We’ve been working to improve how GOV.UK users find services and content provided by local authorities and councils, or our ‘local links mission’ for short. I’m writing this post to explain a bit more about the mission. I also want to explain how the work we’re doing will affect local authorities and how they can help us.
There are 130 local transactions on GOV.UK that cover things like pay council tax, report noise pollution or find out about rubbish collection. Users on GOV.UK can see a link to the relevant page on the correct local authority website by typing in their postcode.
The link we show on GOV.UK comes from data held in a Local Directgov database. Local authorities use Local Directgov to manage their links, but the contract for this system is due to expire later this year. We’re taking the opportunity to retire it and replace it.
Discovery phase - what we learnt
As normal, we started the mission with a discovery phase to understand the problem we’re trying to solve. We brought together user research and analytics to learn as much as possible about the current system and how we could improve it.
GOV.UK needs to help users find services and content provided by local authorities.
Although most users find services and content provided by local authorities through Google, not all users know who their local authority is, or which level of government provides which service. Users shouldn’t have to understand the structure of government to find the information they need so there’s a valid user need for local transactions on GOV.UK.
Keeping the links to local authority websites up to date is a challenge.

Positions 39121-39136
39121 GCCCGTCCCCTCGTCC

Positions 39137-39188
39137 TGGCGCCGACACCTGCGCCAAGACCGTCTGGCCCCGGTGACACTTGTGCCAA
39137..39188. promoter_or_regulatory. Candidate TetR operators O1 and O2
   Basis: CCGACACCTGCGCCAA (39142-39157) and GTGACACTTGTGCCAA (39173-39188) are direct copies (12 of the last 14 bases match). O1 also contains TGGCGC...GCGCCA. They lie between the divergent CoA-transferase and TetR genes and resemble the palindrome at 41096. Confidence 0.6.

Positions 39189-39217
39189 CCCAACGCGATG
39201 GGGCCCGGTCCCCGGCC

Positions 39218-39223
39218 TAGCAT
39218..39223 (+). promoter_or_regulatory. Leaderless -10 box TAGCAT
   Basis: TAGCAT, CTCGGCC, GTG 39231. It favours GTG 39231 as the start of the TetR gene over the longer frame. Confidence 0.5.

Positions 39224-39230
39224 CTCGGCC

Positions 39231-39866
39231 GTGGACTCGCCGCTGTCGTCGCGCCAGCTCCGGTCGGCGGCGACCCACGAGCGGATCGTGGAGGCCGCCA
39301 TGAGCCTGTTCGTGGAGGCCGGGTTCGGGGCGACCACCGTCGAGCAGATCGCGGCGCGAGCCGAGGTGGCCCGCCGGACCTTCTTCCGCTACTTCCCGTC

Not all local authorities are aware they’re responsible for keeping their links up to date through the Local Directgov admin system. We also learnt that maintaining these links is not always a high priority for some local authorities, given budget constraints and other responsibilities they have. We think we can make it easier for local authorities to maintain their links themselves. But we can also take responsibility for maintaining the links when local authorities aren’t able to do it themselves.
The dataset of links to local authority websites varies in quality and coverage.
At the moment, around 10% of the links are either missing or broken - this isn’t a good experience for users. We think there’s an opportunity to simplify the way we maintain the links in the future.
There’s other areas of Local Directgov that we haven’t transitioned to GOV.UK yet.
We still need to:
- retire the 130 local transactions that are duplicated on Local Directgov
- retire the 168 Local Directgov transactions that get very low traffic
- make ‘Find your local authority’ available on GOV.UK
- transition passport interview offices, regional passport offices, check and send post offices, wedding venues and employment tribunal offices to GOV.UK
- make sure the dataset of links to local authority websites is available to download from GOV.UK
The roadmap for the mission
Here’s a summary of the mission roadmap to give you an idea of what we’re doing.
Build ‘Local Links Manager’ - an application for managing links to local authority websites.
We’re building a new application to manage links to local authority websites from GOV.UK. We’re going to retire the current legacy Local Directgov system that local authorities are using to manage their links and start using Local Links Manager instead.
We’ve started with a minimum viable product (MVP) that we’re making good progress with and initially, GOV.UK will take on responsibility for managing the links. Once we’ve retired Local Directgov, we’ll be iterating and improving the MVP so that any local authority can manage their own links. We’ve completed a first round of research with users in local authorities, we’re exploring improvements to the design and will continue to do research.
Build a link checker for GOV.UK to reduce the adminstrative burden.